Guardsmen play vital role in training
Monday, October 13, 2003
Several Southeast Missouri residents are serving their country in Iraq through the Army Reserve and Navy Reserve. But, to date, one of the major National Guard units in the area -- the 1140th Engineer Battalion -- hasn't had a role in the war effort.
That is about to change.
To the doubtless comfort of their loved ones, however, their role will be an indirect one. A contingent of 110 soldiers from the 1140th Engineer Battalion's B Company, which primarily has troops from the Jackson and Perryville areas, is leaving Oct. 26 for the National Training Center in Fort Irwin, Calif., where the soldiers will be participating in war games for 10 days in the Mojave Desert.
It will be part of the soldiers' annual training and will last three weeks. The troops will train with the 1st Cavalry Division, operating as an enemy force against those soldiers.
The war games aren't a game in the sense of playing for fun. If the soldiers of the 1140th don't do their jobs well, the cavalry will be ill-prepared to meet the rigors of Iraq. The desert will duplicate the Mideastern climate, and the 1140th will act as the hostile Iraqis who have become adept at picking off American soldiers a few at a time.
Those Guardsmen going for training include combat engineers, equipment operators, cooks, vehicle drivers and administrative and logistical personnel.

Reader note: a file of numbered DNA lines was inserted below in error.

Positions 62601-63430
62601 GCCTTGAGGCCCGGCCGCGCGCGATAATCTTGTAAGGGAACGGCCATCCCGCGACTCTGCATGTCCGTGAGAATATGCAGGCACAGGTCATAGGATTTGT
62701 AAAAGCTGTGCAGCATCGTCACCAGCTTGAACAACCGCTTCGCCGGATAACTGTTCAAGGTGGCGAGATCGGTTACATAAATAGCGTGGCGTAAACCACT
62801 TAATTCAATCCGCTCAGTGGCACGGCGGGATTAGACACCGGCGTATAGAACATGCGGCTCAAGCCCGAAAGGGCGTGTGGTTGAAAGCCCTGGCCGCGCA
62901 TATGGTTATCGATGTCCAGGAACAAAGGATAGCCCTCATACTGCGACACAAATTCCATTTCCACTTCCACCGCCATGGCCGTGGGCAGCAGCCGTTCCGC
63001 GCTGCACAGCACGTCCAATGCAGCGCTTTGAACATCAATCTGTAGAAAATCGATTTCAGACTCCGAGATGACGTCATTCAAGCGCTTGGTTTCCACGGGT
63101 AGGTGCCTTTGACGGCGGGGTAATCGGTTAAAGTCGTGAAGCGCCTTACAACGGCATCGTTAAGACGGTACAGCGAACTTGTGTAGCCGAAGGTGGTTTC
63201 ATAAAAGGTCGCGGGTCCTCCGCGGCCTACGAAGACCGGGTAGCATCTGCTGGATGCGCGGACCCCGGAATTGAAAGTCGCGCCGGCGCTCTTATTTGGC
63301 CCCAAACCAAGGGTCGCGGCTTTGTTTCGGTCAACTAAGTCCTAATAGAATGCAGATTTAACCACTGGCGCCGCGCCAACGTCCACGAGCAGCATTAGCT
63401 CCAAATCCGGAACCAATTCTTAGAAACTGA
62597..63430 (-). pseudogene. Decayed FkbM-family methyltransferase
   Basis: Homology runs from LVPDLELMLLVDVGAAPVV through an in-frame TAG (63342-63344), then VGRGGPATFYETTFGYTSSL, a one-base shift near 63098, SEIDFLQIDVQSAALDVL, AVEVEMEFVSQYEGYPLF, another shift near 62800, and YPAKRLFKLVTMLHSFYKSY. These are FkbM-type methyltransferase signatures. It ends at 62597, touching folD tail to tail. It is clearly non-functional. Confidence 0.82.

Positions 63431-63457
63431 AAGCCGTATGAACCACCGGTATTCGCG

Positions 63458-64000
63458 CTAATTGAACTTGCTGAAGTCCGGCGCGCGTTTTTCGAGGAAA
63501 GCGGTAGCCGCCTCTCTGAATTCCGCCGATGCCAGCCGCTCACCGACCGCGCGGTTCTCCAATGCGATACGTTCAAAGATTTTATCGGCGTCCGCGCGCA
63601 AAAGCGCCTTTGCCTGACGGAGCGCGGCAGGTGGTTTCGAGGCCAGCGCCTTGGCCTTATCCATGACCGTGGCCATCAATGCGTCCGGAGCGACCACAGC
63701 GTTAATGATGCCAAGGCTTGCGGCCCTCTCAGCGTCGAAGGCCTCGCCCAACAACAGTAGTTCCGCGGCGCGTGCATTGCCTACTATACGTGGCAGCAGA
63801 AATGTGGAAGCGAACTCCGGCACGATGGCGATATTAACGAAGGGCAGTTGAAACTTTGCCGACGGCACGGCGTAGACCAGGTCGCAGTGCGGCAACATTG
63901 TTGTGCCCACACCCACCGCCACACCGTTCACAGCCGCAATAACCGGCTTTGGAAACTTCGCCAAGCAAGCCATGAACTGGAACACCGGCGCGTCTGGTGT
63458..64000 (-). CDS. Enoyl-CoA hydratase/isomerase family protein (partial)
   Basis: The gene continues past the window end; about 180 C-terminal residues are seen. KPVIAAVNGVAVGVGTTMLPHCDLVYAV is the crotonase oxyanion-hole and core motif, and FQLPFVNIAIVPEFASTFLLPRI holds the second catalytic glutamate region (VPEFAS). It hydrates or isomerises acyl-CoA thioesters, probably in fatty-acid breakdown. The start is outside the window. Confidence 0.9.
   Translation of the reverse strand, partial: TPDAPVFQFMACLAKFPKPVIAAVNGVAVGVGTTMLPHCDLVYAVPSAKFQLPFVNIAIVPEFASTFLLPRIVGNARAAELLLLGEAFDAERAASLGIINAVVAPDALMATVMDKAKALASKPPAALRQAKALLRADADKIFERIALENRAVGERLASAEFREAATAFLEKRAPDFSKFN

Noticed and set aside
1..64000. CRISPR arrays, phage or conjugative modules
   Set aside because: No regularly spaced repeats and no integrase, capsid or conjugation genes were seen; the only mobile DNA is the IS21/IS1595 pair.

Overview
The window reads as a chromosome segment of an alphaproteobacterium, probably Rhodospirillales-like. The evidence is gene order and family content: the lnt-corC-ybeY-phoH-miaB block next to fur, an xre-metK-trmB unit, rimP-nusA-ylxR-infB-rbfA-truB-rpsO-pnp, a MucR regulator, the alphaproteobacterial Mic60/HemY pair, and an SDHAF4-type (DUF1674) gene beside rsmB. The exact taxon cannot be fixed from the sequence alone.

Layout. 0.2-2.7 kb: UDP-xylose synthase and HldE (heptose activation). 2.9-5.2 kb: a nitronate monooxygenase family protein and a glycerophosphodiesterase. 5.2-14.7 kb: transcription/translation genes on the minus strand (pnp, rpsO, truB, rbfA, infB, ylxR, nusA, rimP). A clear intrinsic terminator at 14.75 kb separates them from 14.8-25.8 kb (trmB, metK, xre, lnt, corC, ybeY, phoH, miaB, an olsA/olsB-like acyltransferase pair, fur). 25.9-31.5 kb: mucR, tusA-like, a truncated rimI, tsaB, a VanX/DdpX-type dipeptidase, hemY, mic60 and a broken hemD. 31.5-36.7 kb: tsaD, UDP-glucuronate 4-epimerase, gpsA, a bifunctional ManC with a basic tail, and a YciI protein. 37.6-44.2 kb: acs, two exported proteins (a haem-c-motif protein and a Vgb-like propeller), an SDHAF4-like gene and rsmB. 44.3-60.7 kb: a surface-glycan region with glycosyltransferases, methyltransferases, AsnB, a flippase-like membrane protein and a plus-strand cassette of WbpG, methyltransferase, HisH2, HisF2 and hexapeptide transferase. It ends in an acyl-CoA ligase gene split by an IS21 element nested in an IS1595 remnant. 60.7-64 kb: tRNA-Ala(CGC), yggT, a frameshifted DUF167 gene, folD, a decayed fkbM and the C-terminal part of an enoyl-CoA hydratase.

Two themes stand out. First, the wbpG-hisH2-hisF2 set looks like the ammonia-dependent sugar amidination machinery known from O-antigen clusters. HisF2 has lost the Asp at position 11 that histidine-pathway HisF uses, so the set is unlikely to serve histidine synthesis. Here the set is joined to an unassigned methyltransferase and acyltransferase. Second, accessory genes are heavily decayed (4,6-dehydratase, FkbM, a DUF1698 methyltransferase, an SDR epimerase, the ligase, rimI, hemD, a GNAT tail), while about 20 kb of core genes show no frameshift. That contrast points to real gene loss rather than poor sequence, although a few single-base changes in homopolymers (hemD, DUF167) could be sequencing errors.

It's a fascinating situation that a small Missouri force would be among those called in to help the 1st Cavalry Division, which has more than 17,000 soldiers and is the premier U.S. Army heavy-armored division. It includes three maneuver brigades, a combat aviation brigade, engineer brigade, division artillery and division support command. Additionally, it has an air defense artillery battalion, signal battalion, military intelligence battalion, chemical company, military police company, horse cavalry detachment and division band.
In short, it's a full army in itself.
And the men and women in it will be heading for an amazing training ground. The National Training Center is between Las Vegas and Los Angeles and offers more than 300,000 desert acres for Army and National Guard units to sharpen their combat skills.
Members of the 1140th say they're excited because, not only are they getting to help their fellow soldiers, they are going to be training in a different setting. In Southeast Missouri, they train in the woods, but America's current enemies are desert nations.
Finally, the equipment is all high-tech. The fighting will be simulated with the use of the Multiple Integrated Laser Engagement System, which uses sensors attached strategically to a soldier's gear in plain view. If an opponent hits the sensor with a laser "bullet," the soldier shows up as dead. If a vehicle sensor is hit, that vehicle ceases to move.
This is a vital activity to maintain U.S. safety. Southeast Missourians can be proud of their own who are contributing to the war effort in a variety of ways.